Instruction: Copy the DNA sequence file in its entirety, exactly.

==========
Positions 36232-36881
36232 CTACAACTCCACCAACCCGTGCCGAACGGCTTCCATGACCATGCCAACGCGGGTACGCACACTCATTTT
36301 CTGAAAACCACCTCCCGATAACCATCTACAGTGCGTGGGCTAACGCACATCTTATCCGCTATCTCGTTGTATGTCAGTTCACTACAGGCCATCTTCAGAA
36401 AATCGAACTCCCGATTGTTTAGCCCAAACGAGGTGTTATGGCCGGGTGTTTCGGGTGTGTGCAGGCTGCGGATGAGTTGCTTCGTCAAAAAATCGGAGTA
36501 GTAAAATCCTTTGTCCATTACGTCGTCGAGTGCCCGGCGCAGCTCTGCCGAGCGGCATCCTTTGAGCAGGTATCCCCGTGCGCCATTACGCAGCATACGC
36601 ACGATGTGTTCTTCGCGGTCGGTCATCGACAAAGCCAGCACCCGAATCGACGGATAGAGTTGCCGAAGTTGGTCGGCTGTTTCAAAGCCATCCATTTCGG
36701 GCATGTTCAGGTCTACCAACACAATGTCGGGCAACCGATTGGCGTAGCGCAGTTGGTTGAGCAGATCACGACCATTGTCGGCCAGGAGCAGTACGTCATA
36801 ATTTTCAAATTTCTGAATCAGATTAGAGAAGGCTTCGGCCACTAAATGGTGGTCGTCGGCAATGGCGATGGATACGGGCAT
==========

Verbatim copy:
Positions 36232-36881
36232 CTACAACTCCACCAACCCGTGCCGAACGGCTTCCATGACCATGCCAACGCGGGTACGCACACTCATTTT
36301 CTGAAAACCACCTCCCGATAACCATCTACAGTGCGTGGGCTAACGCACATCTTATCCGCTATCTCGTTGTATGTCAGTTCACTACAGGCCATCTTCAGAA
36401 AATCGAACTCCCGATTGTTTAGCCCAAACGAGGTGTTATGGCCGGGTGTTTCGGGTGTGTGCAGGCTGCGGATGAGTTGCTTCGTCAAAAAATCGGAGTA
36501 GTAAAATCCTTTGTCCATTACGTCGTCGAGTGCCCGGCGCAGCTCTGCCGAGCGGCATCCTTTGAGCAGGTATCCCCGTGCGCCATTACGCAGCATACGC
36601 ACGATGTGTTCTTCGCGGTCGGTCATCGACAAAGCCAGCACCCGAATCGACGGATAGAGTTGCCGAAGTTGGTCGGCTGTTTCAAAGCCATCCATTTCGG
36701 GCATGTTCAGGTCTACCAACACAATGTCGGGCAACCGATTGGCGTAGCGCAGTTGGTTGAGCAGATCACGACCATTGTCGGCCAGGAGCAGTACGTCATA
36801 ATTTTCAAATTTCTGAATCAGATTAGAGAAGGCTTCGGCCACTAAATGGTGGTCGTCGGCAATGGCGATGGATACGGGCAT